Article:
I had the opportunity to interview Emily, an evening MBA student at the South Denver campus.
Please tell me a little about your background:
My undergraduate degree is in Japanese Language and Literature from CU Boulder (2009). From there, I went straight into law school at DU. I practiced law at two Denver law firms. In my first firm, we focused on civil litigation and business transactions. Because the firm was so small, I was able to argue motions in court and examine witnesses as a new attorney. At my second firm, we represented individuals suing their former attorneys in legal malpractice cases. At the end of 2014, I became the first attorney to join Merrick & Company, the largest employee-owned architecture and engineering firm headquartered in Colorado. We’re in the process of building an in-house legal department from the ground up. I’m excited to see what shape our legal “experiment” takes in the next few years!
What made you choose Leeds for your MBA?
I chose Leeds because of the cohort-style program. We get to know our classmates well and Leeds guides us on which classes we need before we can move into electives. I was drawn to the idea of taking electives for two semesters at the end of the program. Location was also a crucial factor for me – there’s no way I can get to Boulder two or three nights a week from the Tech Center, but the South Denver campus location is perfect. I also chose Leeds because the school is well-regarded and is always doing something new and interesting.
Why did you choose the evening MBA program?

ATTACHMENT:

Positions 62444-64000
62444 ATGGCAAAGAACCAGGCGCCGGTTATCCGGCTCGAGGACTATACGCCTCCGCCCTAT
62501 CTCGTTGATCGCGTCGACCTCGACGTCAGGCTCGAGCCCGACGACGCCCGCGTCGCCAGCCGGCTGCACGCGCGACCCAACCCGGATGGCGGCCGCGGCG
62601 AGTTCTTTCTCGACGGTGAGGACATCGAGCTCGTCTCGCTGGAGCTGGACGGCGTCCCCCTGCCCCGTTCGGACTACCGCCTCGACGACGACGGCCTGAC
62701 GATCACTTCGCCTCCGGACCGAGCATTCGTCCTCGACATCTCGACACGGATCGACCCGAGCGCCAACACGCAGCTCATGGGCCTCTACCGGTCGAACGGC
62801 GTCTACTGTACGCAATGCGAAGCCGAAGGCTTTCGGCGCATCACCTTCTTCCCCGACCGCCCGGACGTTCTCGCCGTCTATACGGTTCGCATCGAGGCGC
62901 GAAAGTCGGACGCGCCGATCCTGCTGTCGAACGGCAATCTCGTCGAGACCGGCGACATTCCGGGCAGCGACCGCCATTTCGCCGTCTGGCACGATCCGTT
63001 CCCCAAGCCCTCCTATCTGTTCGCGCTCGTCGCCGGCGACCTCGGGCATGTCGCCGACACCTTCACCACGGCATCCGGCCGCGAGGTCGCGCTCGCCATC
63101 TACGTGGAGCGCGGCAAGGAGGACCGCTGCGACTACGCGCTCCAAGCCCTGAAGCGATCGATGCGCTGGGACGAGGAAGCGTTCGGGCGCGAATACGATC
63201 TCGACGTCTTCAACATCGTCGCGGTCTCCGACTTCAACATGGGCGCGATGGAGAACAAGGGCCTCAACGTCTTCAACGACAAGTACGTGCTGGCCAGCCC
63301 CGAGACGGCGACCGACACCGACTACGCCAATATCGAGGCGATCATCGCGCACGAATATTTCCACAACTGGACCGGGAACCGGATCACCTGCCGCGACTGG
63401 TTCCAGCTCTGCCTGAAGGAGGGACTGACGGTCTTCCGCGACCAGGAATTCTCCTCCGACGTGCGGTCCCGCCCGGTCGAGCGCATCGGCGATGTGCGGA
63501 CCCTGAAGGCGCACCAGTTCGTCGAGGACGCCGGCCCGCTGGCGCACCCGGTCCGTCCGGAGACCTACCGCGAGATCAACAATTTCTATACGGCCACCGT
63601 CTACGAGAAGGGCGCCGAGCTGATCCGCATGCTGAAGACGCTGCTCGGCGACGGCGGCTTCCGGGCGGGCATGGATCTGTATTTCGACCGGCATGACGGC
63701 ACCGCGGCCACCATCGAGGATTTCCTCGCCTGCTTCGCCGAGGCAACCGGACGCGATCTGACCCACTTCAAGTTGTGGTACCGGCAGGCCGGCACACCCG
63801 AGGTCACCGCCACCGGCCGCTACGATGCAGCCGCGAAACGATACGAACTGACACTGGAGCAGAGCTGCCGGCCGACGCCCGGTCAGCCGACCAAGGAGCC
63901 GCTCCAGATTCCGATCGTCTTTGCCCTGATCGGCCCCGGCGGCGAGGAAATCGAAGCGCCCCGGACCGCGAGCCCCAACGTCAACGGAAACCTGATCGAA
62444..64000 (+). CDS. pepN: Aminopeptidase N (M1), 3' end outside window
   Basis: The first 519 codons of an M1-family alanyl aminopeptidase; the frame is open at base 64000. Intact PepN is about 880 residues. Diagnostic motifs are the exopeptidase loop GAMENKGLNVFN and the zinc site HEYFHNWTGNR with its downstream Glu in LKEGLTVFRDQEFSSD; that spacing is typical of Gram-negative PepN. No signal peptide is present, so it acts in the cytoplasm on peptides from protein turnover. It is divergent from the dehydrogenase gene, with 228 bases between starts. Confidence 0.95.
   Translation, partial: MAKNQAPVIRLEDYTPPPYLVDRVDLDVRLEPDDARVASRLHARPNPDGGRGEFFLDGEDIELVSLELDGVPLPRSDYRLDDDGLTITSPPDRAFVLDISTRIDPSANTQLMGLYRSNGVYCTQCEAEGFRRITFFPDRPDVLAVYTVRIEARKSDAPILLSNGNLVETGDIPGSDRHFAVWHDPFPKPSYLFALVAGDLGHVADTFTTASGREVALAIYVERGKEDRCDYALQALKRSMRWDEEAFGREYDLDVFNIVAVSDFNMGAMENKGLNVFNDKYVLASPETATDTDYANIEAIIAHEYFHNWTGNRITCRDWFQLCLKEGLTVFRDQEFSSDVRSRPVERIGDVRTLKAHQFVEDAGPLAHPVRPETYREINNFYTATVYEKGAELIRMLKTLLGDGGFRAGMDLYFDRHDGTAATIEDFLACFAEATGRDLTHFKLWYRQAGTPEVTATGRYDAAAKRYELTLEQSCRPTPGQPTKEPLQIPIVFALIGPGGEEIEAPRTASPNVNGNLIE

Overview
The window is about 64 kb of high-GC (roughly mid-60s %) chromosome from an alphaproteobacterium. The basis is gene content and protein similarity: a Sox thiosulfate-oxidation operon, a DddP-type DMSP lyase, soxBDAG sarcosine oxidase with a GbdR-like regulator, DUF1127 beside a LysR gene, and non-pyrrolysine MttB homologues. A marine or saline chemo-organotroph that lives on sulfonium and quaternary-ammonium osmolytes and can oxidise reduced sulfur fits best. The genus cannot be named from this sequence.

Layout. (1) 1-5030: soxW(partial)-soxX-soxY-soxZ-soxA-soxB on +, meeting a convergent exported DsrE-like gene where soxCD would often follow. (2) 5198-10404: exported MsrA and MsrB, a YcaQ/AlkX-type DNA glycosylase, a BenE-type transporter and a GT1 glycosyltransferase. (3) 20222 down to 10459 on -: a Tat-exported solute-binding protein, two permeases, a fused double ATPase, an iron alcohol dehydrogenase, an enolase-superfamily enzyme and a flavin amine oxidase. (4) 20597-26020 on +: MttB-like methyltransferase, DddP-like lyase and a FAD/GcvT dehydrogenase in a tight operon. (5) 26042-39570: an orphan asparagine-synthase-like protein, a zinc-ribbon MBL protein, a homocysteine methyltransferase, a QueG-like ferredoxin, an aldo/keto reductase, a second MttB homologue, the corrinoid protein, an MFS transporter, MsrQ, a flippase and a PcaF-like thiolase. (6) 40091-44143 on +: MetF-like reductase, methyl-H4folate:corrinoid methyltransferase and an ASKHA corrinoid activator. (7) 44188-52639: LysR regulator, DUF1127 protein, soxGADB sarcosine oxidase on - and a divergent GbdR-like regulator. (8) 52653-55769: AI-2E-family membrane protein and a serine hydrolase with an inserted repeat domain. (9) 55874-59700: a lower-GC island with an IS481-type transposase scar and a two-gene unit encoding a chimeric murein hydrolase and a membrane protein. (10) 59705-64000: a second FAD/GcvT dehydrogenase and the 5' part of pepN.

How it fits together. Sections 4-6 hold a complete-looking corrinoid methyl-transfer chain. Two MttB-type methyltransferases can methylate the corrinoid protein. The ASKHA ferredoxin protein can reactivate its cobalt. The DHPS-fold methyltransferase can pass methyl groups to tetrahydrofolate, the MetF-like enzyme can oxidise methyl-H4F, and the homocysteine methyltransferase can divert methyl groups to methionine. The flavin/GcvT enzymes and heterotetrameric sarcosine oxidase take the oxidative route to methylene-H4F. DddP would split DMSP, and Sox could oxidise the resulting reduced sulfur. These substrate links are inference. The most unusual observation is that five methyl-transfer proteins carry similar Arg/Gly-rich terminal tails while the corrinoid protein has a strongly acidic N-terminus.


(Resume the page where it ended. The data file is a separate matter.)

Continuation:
I work full-time and wanted to minimize disruptions to my work schedule. I also didn’t want to go to class on the weekends. I like that the Leeds evening MBA program takes two years to complete – this pace seemed right for me and my goals.
So far, what has been the most valuable part of your MBA experience?
As a Japanese major and lawyer, I had no background in most of the core classes (i.e., Accounting, Finance). I felt this gap in my knowledge acutely when I joined Merrick. The most valuable part of this experience has been the ability to apply what I learn at work the next day and become a better employee. For example, I participated in the CSR Trek to Portland earlier this year. I was able to use the insights I gained during the trip to lead Merrick’s Corporate Responsibility Committee in our reboot efforts, including preparing our first annual report.
The friends we make in the program is a close second. I’m lucky I get to spend two or three nights a week with a great group of people!
Working full-time and going to school is obviously very time consuming—how do you manage it? What advice might you have for others considering this path?
Before I started, I sat down and estimated how much time I spent in each month on every activity I did, including work, volunteer activities, hobbies, time with family, etc. I then decided which items I could cut completely for the duration of the program, which ones I could modify, and which ones I was unwilling to change. Because I was able to prioritize activities and prepare myself and my coworkers, friends, and network for the changes I would need to make to be successful in my MBA, the transition back into school was easier than I expected.
I think it’s crucial during the program to keep up at least one “fun” activity outside of school and work. This helps me take my stress down a notch and reminds me there’s life outside of school and work.
What is your favorite activity outside of work and the MBA program?
I play the koto, a traditional Japanese instrument. I play anything from classical Japanese pieces all the way to Disney songs. I love performing with my amateur group, Koto Colorado, and sharing my passion with other people.